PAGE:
Category Archives: Social justice and equality

“I Will Fight for What I Deserve”: Political Struggles for Welfare Rights

esiston-and-humpage

Daniel Edmiston, University of Oxford and Louise Humpage, University of Auckland

An extended version of this post was originally published  on 1 February 2017 in the Policy Briefing section of Discover Society which is provided in collaboration with the journal Policy & Politics. The original post is available at  http://discoversociety.org/category/policy-briefing/.

Across advanced capitalist economies, welfare withdrawal and reform are undermining the rights, identity and belonging of low-income social citizens. Amidst this upheaval, welfare claimants are engaged in diverse political struggles for and against social citizenship. What risks and opportunities does this present for the future direction of welfare politics? To answer this question, our recent Policy & Politics article explores how welfare claimants negotiate the institutions and ideals driving successive rounds of welfare reform over time.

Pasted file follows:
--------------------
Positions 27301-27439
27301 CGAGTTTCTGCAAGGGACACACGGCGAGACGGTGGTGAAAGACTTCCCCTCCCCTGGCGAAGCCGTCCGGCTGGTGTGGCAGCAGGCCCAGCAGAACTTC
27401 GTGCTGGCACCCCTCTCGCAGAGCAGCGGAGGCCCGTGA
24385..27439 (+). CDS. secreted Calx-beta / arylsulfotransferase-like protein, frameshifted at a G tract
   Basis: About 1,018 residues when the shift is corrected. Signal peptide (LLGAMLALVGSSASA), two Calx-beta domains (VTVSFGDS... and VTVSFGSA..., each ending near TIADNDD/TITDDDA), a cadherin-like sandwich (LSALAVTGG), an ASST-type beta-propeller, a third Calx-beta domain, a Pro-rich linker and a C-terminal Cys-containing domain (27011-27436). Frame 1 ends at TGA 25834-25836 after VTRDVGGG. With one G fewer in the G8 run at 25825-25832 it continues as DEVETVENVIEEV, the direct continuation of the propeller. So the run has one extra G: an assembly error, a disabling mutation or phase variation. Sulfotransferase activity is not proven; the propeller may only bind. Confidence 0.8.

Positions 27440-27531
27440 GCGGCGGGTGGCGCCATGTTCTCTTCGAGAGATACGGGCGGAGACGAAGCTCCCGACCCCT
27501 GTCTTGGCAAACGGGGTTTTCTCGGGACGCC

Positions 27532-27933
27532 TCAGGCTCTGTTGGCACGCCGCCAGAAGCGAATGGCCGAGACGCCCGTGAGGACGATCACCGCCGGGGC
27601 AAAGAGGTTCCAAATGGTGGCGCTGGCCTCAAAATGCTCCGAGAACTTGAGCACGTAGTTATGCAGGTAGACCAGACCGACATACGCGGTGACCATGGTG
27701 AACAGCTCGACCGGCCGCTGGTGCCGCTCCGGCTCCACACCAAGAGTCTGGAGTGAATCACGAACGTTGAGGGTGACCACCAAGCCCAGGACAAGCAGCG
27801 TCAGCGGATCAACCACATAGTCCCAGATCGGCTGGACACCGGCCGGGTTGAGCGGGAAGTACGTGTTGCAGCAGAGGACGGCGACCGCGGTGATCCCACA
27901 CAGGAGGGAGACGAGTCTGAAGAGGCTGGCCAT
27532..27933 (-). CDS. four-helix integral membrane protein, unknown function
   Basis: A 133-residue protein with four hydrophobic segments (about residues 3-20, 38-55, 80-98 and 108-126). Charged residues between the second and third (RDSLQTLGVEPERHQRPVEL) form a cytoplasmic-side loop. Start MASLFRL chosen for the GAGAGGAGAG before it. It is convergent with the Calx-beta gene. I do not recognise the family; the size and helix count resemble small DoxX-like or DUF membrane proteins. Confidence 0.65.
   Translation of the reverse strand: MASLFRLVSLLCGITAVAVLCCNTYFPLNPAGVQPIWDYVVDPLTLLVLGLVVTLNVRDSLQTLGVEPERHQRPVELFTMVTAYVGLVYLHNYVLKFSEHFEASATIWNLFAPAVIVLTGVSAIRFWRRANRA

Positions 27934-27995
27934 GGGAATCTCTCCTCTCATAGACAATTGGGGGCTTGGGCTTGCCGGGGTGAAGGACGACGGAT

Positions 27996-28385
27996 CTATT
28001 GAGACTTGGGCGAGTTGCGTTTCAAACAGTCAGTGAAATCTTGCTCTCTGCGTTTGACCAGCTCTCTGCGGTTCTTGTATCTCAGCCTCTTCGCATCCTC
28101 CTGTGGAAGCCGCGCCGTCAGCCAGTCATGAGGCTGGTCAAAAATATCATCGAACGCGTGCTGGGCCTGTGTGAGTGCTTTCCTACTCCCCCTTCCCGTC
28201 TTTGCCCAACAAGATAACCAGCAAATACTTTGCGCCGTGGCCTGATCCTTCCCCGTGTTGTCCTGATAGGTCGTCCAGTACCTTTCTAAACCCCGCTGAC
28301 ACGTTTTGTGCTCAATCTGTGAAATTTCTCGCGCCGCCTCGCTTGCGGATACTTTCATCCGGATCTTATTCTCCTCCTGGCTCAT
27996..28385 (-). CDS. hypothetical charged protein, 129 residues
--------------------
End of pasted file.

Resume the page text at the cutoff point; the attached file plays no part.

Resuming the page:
political-struggles-for-welfare-rights-1

Source: Michael Candelori, https://www.flickr.com/photos/bymikey/18993988515/ (CC BY SA 2.0)

The uneven effects of welfare austerity contradict the notion that ‘we are all in this together’. The promise of shared sacrifice and frugality has failed to materialize across the developed world with the rich and the poor pulling further apart from one another since the global financial crisis. Increasingly restrictive welfare provision has been driven by penalizing and disciplinary reforms targeted at those most reliant on low-income social security and assistance. Continue reading “I Will Fight for What I Deserve”: Political Struggles for Welfare Rights